Tangible Property Regulations
Repair & Maintenance Study (263(a))
After years of controversy over what expenses related to tangible property are eligible for deduction and which must be capitalized, the IRS issued comprehensive Repair Regulations. These regulations went into effect in 2014.
The good news is an end to the gray areas that existed over which improvements and repairs to tangible property could be expensed and which had to be capitalized. The bad news? The regulations take up more than 200 pages covering:
For businesses that made investments to acquire, maintain, replace or repair tangible property that they own or lease, the regulations will require a new level of expertise in tax issues and knowledge of building components and their classification.
How the Client Benefits
The new regulations created a number of new tax elections for businesses and simplified others. Among the significant changes:
These are a few examples. There are significantly more regulations that may benefit taxpayers, including de minimis safe harbor rules for small business, redefinition of “betterment” and new regulations for determining invoice pricing. Taking the deductions you are allowed under the new regulations will, in many cases, require analysis by an expert in tangible property.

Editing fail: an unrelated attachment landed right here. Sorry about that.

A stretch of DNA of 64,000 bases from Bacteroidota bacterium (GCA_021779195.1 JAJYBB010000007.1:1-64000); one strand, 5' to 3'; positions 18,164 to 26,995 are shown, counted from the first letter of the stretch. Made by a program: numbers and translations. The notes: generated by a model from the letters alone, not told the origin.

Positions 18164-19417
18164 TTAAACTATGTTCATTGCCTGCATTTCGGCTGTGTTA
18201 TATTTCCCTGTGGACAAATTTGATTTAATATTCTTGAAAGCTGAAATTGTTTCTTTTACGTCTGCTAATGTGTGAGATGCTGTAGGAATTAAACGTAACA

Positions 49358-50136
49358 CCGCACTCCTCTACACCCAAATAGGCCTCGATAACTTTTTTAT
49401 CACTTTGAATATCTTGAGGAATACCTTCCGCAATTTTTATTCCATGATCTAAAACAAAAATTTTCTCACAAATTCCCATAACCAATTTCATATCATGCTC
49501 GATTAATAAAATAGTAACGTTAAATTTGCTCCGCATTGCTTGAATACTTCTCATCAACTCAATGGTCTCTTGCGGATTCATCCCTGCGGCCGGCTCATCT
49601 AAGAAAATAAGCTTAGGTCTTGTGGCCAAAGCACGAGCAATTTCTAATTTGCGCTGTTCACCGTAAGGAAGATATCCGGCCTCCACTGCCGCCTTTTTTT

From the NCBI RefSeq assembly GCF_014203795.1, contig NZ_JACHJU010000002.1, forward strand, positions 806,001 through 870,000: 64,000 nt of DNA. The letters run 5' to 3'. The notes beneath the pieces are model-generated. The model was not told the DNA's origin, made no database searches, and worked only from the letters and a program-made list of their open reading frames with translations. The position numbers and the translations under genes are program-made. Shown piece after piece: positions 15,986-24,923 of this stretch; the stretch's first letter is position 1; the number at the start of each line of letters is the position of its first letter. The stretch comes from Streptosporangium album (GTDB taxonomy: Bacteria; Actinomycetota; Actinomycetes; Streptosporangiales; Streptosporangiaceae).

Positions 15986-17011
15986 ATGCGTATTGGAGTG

Who Is Eligible
Business owners in every industry are eligible if they acquired tangible property or conducted repairs, improvements or maintenance on tangible property they own or lease. Taxpayers who use their tangible property for a year before beginning improvements may benefit the most.
How We Can Help
The regulations governing repair vs. capitalization are numerous and complex. They also require an understanding of building components and repair protocols and processes. We can help clients determine their eligibility to expense activities they may have capitalized in the past and assist them in capturing overlooked deductions. Findings will be laid out in a customizable report.
Interested in our services?Get in touch with us